Wordless

As this wet and windy week has gone on I have fallen in a bit of a physical heap. Various aches and pains laying me low. A sore throat has been the latest symptom added to the list. Nevertheless I managed a ‘very’ social day yesterday – which included an afternoon playdate at a friends house with lots of mummy and kid chat, and an evening out to celebrate a work colleges promotion – being on maternity leave I had lots of news to hear and share. By this morning I could barely manage a whisper. Usually even if I am a little horse my voice will find its way back before to long. But not today. Today I am voiceless.
Looking after a toddler – who is himself learning new words at a rapid rate – without a voice has been interesting. A lot of our usual conversations go like this:
‘Mummy’
‘Yes Rafa’
‘Mummy’
‘Yes Rafa’
‘Mummy’
‘Yes Rafa’
‘Mummy’
‘Yes Rafa’
‘Mummy’
‘Yes Rafa’
‘Mummy’
‘Yes Rafa’
‘Mummy’
‘Yes Rafa’
And I wait, alwayssaintlike for him to get to the point. He is evolving. His conversations with strangers of: ‘Hi,… by’, now sometimes have a few words thrown in the middle, and even if he does not know all the words he does this very cute ‘mumble mumble mumble dog mumble’ – sentences in waiting. I have been thrilled with him learning to say Finn, on top of his usual repertoire of Mummy, daddy, baby. Anyway – the point is he expects a response! And I have had to whisper at best, which is confusing – and confusing, or frustrating a toddler is not something you want to do.

Our two boys in Autumnal Edinburgh, 2015

I did not dare take charge of walking Rafa along the street today. It is a challenge which requires a very firm voice – with clear ‘Stop’ commands. Luckily Jon was home and able to look after that task.
While Jon and the little boys went off to playgroup, voiceless me took my laptop to the local cafe to send some emails – a task not requiring a voice aside from an apologetic whispered ‘Flat white.’ I got on well enough. People who come to cafes with laptops are expected to be anti-social after all.
When the boys all came back after playgroup I took wee Finn and gave him a feed – he and I like to be together without words. Jon told me about the playgroup events and I nodded along.  Somehow due to the small cafes configuration Rafa ended up in a high chair adjacent to the woman sitting behind us in a wheel chair. Armed with a pork pie and plenty of words he did his best to chat with her and she did her best to chat back.
‘Mumble mumble mumble mummy,’ said Rafa
‘Yes,’ said the lady
‘Mumble mumble mumble mummy,’ said Rafa
‘Yes,’ said the lady
‘Mumble mumble mumble mummy,’ said Rafa
‘Yes,’ said the lady
‘Mumble mumble mumble mummy,’ said Rafa
‘Yes,’ said the lady
‘Mumble mumble mumble pie,’ said Rafa
‘Yes,’ said the lady.
As their chat went on – and round and round I began to realise that her chat was as limited as Rafa’s and mine – though for different reasons. She had perhaps suffered a stroke at some stage. Rafa eventually got restless and I turned around to him. The woman’s face showed her delight in realising that there was a smaller baby nestled in my arms and the movement I made distracted Finn from his settled feed – and drew his attention to the woman smiling at him. He smiled back. Sharing the delight of a beautiful babe in arms does not need any words.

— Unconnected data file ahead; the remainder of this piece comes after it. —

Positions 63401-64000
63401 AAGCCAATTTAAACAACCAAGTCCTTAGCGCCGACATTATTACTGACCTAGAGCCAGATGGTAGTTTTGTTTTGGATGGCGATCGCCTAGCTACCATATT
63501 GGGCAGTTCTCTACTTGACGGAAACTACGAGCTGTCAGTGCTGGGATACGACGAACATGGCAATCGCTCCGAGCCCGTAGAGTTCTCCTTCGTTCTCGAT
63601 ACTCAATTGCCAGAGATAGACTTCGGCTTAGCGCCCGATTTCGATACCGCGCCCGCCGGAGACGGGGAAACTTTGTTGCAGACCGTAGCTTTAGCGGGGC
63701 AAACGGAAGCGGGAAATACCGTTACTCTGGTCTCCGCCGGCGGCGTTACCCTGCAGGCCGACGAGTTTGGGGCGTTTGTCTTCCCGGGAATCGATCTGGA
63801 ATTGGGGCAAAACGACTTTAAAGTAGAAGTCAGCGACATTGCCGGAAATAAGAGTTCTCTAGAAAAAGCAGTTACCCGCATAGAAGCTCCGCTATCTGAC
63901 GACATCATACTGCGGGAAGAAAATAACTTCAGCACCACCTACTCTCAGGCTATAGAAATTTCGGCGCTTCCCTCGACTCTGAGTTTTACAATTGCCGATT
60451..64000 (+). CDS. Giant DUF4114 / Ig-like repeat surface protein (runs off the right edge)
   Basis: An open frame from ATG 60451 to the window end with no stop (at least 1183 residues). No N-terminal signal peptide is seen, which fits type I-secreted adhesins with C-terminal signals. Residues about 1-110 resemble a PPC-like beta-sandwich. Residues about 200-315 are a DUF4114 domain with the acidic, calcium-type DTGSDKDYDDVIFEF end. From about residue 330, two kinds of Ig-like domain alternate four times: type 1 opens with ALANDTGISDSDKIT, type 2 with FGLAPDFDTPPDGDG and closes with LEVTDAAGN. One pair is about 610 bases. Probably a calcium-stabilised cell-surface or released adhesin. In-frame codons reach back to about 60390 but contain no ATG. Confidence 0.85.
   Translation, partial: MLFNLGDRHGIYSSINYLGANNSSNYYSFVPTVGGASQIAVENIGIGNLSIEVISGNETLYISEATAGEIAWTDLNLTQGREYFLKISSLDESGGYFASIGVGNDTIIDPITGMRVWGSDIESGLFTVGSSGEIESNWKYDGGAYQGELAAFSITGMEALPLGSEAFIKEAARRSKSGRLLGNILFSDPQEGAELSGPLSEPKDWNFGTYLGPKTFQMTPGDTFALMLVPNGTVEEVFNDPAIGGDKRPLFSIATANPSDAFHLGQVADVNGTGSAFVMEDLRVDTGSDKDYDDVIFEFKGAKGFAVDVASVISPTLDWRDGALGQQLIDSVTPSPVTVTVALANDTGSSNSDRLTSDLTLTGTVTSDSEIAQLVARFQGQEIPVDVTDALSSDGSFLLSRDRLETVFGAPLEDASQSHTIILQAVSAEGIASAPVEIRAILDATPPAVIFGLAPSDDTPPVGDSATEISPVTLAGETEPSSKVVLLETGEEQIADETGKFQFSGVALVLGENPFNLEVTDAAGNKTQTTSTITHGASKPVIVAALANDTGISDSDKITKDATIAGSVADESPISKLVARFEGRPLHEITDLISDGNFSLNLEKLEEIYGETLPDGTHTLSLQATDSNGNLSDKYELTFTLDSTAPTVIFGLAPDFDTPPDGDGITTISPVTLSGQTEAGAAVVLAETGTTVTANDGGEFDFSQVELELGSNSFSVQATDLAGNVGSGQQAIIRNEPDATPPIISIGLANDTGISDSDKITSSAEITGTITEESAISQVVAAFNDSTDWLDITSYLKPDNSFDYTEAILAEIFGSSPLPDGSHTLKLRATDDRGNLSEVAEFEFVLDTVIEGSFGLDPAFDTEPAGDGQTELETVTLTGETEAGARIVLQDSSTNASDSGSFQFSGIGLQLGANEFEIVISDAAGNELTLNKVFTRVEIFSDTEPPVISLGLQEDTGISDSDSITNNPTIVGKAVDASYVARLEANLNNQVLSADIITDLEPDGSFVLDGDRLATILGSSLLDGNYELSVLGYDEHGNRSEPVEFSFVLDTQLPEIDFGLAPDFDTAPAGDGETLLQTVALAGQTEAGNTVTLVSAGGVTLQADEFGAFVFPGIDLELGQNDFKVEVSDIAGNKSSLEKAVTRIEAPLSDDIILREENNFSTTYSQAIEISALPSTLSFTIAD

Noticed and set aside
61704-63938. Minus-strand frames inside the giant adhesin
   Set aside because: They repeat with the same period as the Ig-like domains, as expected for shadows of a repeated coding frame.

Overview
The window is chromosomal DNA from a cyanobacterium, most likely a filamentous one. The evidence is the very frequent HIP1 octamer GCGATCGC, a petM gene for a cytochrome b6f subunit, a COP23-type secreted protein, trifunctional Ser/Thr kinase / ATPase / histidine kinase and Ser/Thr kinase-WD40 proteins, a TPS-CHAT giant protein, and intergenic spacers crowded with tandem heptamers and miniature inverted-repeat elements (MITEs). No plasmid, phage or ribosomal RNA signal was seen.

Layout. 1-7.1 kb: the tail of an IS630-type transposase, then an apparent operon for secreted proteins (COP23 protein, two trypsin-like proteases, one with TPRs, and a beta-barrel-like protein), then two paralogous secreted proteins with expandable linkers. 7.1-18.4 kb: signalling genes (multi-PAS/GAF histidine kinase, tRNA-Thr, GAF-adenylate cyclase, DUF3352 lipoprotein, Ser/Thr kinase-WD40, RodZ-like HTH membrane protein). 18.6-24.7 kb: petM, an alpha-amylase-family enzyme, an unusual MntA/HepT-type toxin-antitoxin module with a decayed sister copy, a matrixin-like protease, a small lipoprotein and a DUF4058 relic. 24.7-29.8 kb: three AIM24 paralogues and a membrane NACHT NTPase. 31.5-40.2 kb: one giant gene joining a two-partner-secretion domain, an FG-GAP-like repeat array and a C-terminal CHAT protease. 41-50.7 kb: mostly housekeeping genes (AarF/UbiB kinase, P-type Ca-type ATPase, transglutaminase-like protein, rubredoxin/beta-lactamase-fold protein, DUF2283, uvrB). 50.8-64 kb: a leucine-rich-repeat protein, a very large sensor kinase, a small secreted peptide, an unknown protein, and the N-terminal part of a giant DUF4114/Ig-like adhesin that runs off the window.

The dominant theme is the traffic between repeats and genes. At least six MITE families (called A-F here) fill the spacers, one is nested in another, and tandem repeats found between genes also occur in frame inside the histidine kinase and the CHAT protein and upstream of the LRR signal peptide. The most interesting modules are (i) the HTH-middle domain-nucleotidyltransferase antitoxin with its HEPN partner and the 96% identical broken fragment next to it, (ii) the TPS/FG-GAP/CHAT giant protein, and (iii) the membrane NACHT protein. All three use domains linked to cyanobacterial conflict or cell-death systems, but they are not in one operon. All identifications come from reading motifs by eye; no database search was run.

As the day has gone on it has been interesting to see how communication between my husband and I is impacted by my not having a voice. I have been limited to ‘necessary’ additions. A bit like speaking to someone who does not speak much of the same language – you are not going to speak of feelings or tell involved tales, you are going to ask where the bathroom is, and how much the beer costs. 
His speech however has been in full flow! With no pesky wifely interjections he can tell long Nordic sagas whilst I can only listen and nod along. If the occasion should arise that I should need to leave the room to feed the baby I can only hope I have the chance to catch his eye before I go in case he continues telling the story to an empty room.
Rather than calling out from room to room with a list of tasks I think he should be doing, if I want to speak to him I need first to make sure I have his attention. A touch on his arm, and eye contact needs to precede my quiet murmurs – or else all the effort is blown off in the wind. Nordic sagas aside I did at one point remind him that he need not whisper back to me, but there is something nice about looking your beloved in the eye and speaking the quiet important things that need to be said in the day.
Silence has interesting resonances. Pesky, frustrating at times, but on occasion the unsaid, or quietly just barely spoken connects us all. 

One thought on “Wordless

  1. I have to say sb-h… the image of Jon reciting the Nordic saga did make me chuckle out loud!! I can't wait to have a conversation with Rafa (in person) SOON! xx

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